The original statement was published on the APLN site here.
Seventy-five years after the bombing of Hiroshima and Nagasaki put beyond argument that nuclear weapons are the most indiscriminately inhumane ever devised, the distressing reality is that the risk of nuclear catastrophe is as great as it has ever been, and the goal – shared by all APLN members – of achieving their elimination from the face of the earth is as far from achievement as it has ever been.
Existing nuclear arms control agreements are dead or dying. There is no prospect whatever of any nuclear armed state joining the Nuclear Ban Treaty. There has been no progress on moderating the salience of nuclear weapons in strategic doctrines. There have been no advances on ‘no first use’, ‘negative security assurances’, ‘de-alerting’ or serious stockpile reduction – all long-standing goals of APLN. Hopes of progress on denuclearizing the Korean Peninsula have stalled, and all six nuclear-armed states in the Asia-Pacific region are increasing their nuclear profile.
No action on disarmament by the nuclear weapons states means that commitment to the Nuclear Non-Proliferation Treaty remains fragile, and efforts to strengthen it impossible. The reality remains, as stated over the decades by successive international commissions, that so long as any state has nuclear weapons, others will want them; so long as any nuclear weapons remain they are bound one day to be used, by accident or misadventure if not design; and any such use would be catastrophic for life on this planet as we know it.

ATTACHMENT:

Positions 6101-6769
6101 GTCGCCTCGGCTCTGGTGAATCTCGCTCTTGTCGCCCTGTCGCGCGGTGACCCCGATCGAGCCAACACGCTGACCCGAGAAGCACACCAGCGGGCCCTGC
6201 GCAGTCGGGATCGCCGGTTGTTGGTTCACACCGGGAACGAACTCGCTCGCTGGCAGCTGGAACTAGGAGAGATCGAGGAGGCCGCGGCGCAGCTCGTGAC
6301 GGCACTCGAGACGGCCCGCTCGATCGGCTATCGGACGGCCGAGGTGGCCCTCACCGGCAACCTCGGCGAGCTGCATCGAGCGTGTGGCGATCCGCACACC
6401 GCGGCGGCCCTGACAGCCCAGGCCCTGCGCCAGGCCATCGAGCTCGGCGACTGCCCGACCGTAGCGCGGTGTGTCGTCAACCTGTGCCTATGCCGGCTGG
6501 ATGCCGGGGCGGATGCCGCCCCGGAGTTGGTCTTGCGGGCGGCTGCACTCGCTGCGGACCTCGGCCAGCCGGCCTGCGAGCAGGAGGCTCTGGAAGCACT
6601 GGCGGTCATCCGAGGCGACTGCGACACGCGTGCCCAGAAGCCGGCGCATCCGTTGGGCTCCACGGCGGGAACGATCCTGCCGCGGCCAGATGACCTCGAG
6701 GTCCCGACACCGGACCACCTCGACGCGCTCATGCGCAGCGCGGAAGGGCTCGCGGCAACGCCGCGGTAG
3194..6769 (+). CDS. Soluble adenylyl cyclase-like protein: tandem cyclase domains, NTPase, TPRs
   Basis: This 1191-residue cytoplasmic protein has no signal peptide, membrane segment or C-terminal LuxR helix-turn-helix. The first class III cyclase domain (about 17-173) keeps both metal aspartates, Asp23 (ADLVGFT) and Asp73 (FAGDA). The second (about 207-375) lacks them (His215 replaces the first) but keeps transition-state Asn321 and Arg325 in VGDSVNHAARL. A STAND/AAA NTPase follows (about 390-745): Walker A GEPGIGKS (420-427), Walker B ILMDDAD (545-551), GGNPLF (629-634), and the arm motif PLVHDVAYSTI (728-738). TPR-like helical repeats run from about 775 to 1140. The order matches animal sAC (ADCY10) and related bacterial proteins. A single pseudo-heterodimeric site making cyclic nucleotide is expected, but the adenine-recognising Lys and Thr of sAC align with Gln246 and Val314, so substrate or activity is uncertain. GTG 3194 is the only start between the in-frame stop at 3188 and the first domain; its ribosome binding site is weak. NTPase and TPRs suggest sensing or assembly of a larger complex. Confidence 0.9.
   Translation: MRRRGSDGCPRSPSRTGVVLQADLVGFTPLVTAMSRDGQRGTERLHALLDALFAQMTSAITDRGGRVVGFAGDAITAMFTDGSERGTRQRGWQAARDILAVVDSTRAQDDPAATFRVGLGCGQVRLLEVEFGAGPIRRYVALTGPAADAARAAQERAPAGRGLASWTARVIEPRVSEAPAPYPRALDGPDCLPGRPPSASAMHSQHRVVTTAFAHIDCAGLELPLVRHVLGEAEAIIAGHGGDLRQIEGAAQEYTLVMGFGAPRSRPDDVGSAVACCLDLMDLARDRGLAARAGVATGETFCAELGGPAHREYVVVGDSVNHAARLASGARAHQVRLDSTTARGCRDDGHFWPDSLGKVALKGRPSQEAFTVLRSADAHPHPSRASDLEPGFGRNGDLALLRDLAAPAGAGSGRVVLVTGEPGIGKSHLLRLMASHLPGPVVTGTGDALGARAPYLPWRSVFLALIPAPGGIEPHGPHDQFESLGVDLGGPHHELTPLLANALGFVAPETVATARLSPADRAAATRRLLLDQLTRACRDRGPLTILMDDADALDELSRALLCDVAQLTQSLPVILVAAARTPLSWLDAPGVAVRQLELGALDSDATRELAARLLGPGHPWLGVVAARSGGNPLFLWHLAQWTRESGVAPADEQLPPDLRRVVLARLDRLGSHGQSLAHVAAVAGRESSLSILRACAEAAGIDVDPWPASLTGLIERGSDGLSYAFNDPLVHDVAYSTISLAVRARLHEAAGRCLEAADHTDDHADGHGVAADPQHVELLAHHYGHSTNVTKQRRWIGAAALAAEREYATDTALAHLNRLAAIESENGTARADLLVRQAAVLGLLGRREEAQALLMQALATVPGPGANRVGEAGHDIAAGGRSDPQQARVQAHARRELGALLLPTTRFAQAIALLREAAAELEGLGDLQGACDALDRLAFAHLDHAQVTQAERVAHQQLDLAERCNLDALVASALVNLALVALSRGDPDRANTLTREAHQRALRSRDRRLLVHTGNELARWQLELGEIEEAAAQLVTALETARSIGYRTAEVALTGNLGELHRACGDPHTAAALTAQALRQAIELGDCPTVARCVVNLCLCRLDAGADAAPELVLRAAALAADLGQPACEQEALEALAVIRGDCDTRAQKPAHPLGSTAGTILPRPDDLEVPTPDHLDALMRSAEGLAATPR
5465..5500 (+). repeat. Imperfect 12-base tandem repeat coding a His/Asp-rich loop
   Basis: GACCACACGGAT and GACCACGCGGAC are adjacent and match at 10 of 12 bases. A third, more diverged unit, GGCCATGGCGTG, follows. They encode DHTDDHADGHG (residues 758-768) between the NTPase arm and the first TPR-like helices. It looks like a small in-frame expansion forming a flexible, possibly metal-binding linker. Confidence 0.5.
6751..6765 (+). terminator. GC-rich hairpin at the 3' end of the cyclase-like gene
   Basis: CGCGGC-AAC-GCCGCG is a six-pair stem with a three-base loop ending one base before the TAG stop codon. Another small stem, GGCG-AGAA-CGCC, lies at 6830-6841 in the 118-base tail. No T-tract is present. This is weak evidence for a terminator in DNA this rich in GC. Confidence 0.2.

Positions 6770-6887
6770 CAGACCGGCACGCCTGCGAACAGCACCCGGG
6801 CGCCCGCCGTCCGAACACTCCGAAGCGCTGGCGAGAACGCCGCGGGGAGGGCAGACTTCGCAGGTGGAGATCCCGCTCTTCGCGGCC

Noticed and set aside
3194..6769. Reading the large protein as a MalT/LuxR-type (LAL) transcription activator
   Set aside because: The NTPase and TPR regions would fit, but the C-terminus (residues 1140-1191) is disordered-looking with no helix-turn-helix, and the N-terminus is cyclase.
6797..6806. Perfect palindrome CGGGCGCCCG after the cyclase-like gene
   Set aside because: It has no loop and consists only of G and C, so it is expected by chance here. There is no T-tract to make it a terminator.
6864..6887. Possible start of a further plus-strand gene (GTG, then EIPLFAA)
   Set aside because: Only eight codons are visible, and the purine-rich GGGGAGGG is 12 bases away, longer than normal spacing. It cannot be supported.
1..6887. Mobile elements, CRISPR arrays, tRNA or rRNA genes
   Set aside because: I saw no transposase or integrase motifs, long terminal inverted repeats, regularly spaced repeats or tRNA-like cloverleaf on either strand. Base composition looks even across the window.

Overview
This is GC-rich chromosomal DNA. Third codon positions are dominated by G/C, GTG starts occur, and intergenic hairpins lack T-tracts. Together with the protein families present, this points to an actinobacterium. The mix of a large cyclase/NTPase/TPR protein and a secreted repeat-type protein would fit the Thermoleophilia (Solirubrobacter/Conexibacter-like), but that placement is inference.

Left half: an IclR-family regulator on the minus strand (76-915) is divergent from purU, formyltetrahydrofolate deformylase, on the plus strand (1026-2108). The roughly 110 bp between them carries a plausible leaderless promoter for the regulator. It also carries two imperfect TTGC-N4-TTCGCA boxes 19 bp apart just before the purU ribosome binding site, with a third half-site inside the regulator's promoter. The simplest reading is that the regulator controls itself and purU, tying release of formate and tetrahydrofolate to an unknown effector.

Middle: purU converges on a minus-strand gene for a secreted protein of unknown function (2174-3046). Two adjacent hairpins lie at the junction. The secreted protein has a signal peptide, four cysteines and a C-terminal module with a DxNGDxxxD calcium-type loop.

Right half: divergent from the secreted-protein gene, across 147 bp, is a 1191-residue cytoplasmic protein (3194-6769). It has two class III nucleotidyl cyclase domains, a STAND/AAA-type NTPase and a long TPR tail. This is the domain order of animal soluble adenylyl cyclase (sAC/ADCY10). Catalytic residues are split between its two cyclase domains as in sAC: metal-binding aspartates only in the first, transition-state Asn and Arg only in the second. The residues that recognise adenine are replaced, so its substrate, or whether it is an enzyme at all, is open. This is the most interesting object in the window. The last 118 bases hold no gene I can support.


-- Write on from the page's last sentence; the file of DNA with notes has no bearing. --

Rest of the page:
Making progress on nuclear disarmament is a slow, grinding, frustrating, unrewarding process, but it is an effort that must continue, for the survival of humanity depends on it. The nuclear threat, like the two other existential threats to life as we know it the world faces – climate change and global pandemics –, can only be overcome through serious, sustained, intelligent international cooperation.
The indispensable ingredient in meeting all these existential challenges is effective, principled political leadership. On the nuclear threat, that leadership could most immediately be shown by the heads of the three major nuclear powers – the United States, Russia and China – each committing themselves to a serious resumption of nuclear arms control negotiations at all relevant bilateral and multilateral levels, and restating what Presidents Reagan and Gorbachev so profoundly and relevantly articulated 35 years ago: ‘A nuclear war can never be won and must never be fought’.
While the immediate environment for such commitment is desolate, it is important to stay optimistic, and work for change – however incremental – as we at APLN continue to do. Lessons are sometimes learned, pendulums do swing, wheels do turn and Presidents and Prime Ministers do change.
President Obama spoke in Hiroshima in 2016 of us choosing ‘a future in which Hiroshima and Nagasaki are known not as the dawn of atomic warfare, but as the start of our own moral awakening’. It is crucial to keep the memory of Hiroshima and Nagasaki alive, and to keep alive the idea that out of their ashes 75 years ago a better and more humane world can indeed grow.
Gareth Evans, Chair
Chung-in Moon, Vice Chair and Executive Director
5 August 2020
The opinions articulated above represent the views of the author(s) and do not necessarily reflect the position of the European Leadership Network or any of its members. The ELN’s aim is to encourage debates that will help develop Europe’s capacity to address the pressing foreign, defence, and security policy challenges of our time.